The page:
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Warren LEBLANC

 
 
 
 
 

 

 

 

 
 
 
Classification: Homicide
Characteristics: Juvenile (17) - Video game 'obsession' - Robbery
Number of victims: 1
Date of murder: February 27, 2004
Date of arrest: Same day
Date of birth: 1987
Victim profile: Stefan Pakeerah, 14 (friend)
Method of murder: Hitting with a claw hammer
Location: Leicester, Gran Bretaņa
Status: Sentenced to life in prison (minimum 13 years) on September 3, 2004
 
 
 
 
 
 

Warren Leblanc (b. 1987- ), was the murderer and former friend of 14 year old Stefan Pakeerah in Leicester, England.

The murder took place in February 2004. It was said that he had killed Stefan by stabbing him with a claw hammer, a method of execution identical to that shown in the video game Manhunt.

Stefan's mother Giselle Pakeerah claimed that Leblanc had been 'obsessed' with the game, after Leblanc pleaded guilty in court. However, Leblanc was not found to be in possession of the game, although, despite it having an 18+ rating, a copy of the game was found in Stefan's room.

The police denied any such link between the game and the murder however, citing drug-related robbery as the motive. The presiding judge also placed sole responsibility with Leblanc in his summing up after sentencing him to a life sentence.

 
 

Game blamed for hammer murder

BBC News

Thursday, 29 July, 2004

The parents of a boy who was murdered with a claw hammer by a friend have blamed a violent video game which the teenage killer was "obsessed" with.

Warren Leblanc, 17, repeatedly stabbed 14-year-old Stefan Pakeerah after luring him to a Leicester park to steal from him on 27 February.

He pleaded guilty to murder at Leicester Crown Court on Wednesday.

Stefan's mother described Leblanc, who confessed to police moments after the assault, as "inherently evil".

Video game 'obsession'

Stefan's mother, Giselle, a research nurse, had to leave court when the evidence in the case became too harrowing.

Following the hearing she said her son's killer had mimicked a game called Manhunt, developed by Edinburgh-based Rockstar North, in which the players score points for violent killings.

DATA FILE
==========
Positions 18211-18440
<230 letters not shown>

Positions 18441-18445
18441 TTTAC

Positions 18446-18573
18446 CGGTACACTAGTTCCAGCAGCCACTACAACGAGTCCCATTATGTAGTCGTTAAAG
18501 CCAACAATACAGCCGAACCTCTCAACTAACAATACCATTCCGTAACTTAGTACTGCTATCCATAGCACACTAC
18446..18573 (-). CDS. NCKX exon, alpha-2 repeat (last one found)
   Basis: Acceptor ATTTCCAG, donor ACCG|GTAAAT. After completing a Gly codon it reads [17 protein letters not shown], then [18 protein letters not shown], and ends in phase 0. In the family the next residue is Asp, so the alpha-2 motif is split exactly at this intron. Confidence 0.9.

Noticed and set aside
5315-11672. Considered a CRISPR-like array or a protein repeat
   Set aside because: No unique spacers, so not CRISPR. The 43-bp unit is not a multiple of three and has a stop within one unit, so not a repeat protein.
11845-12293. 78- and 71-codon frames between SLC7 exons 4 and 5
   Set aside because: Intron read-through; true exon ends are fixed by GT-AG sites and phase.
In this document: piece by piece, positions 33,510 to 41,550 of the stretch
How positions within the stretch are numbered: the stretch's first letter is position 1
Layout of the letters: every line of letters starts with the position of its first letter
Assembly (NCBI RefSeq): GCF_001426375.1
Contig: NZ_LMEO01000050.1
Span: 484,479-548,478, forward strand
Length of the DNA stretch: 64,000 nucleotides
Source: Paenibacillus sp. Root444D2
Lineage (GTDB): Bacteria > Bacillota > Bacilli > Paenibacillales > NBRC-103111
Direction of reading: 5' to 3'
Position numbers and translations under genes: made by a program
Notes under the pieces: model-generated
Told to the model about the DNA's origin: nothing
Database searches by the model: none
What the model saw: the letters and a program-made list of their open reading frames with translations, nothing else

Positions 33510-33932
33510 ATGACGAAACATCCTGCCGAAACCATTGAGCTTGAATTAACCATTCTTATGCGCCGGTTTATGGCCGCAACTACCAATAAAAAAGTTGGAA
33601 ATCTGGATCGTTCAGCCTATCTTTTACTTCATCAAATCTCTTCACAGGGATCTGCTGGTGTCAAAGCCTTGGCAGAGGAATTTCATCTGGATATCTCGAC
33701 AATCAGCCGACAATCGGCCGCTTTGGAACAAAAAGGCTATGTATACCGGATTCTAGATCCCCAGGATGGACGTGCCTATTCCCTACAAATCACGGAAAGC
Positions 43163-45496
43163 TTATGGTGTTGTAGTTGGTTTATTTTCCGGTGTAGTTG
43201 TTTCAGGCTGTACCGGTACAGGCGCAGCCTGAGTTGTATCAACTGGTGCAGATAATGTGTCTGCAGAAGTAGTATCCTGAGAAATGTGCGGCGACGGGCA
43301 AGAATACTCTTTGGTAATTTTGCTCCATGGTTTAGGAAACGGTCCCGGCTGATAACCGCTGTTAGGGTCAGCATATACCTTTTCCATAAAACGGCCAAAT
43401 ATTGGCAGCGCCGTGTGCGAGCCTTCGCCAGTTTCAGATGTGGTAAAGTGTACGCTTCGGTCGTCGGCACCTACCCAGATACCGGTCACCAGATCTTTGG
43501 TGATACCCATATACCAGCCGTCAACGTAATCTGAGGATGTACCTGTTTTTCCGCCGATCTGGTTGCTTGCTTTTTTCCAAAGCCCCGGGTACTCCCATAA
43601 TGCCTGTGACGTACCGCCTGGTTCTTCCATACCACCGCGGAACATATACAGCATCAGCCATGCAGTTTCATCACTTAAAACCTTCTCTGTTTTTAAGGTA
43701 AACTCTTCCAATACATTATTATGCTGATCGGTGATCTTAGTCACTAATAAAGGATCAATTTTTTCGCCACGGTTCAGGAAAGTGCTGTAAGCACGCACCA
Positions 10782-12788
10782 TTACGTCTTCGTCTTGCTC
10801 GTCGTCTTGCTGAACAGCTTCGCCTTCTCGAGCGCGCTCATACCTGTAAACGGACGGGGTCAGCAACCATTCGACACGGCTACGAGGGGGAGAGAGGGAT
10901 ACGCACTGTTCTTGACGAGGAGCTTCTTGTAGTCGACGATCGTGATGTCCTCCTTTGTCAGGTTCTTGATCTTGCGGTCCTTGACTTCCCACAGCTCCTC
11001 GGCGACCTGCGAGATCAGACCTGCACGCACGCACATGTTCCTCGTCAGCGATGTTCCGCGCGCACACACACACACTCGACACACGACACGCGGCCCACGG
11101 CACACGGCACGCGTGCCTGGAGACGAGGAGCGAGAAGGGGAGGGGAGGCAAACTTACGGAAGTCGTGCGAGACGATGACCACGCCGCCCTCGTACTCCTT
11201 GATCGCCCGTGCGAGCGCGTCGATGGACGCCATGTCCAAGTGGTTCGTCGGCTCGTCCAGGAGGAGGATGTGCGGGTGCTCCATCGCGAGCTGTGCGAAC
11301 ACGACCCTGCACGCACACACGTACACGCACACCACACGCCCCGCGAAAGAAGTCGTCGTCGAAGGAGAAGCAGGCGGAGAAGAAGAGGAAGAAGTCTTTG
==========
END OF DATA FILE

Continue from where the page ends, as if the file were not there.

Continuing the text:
Manhunt was banned six months ago in New Zealand by censorship officials.

Mrs Pakeerah said: "I heard some of Warren's friends say that he was obsessed by this game.

"To quote from the website that promotes it, it calls it a psychological experience, not a game, and it encourages brutal killing.

"If he was obsessed by it, it could well be that the boundaries for him became quite hazy."

Mrs Pakeerah, 36, called for violent video games to be banned.

Covered in blood

She said: "I can't believe that this sort of material is allowed in a society where anarchy is not that far removed.

"It should not be available and it should not be available to young people."

Leblanc, of Braunstone Frith, Leicester, persuaded his victim to go to nearby Stoke Woods Park, known locally as The Dumps - to meet two girls.

The court heard how he armed himself with a knife and claw hammer to carry out the attack.

He confessed to the killing moments later when he was found covered in blood by two police officers.

Outside court Stefan's father, Patrick, said: "They were playing a game called Manhunt.

"The way Warren committed the murder is how the game is set out - killing people using weapons like hammers and knives.

"There is some connection between the game and what he has done."

Game ban

Echoing his former partner, the civil servant said: "I don't play these games but if they are influencing kids to go out and kill people then you don't want them on the shelves."

When police discovered Stefan, they found he had sustained horrific and fatal injuries.

The boy had been hit so hard with the hammer he had suffered deep cuts to his head and neck. His head had been fractured in several places.

He had multiple stab wounds, with the knife being plunged so deep that it had caused serious injuries to his kidney and liver.

A spokesman for the Entertainment and Leisure Software Publishers' Association said: "We sympathise enormously with the family and parents of Stefan Pakeerah.

"However, we reject any suggestion or association between the tragic events and the sale of the video game Manhunt.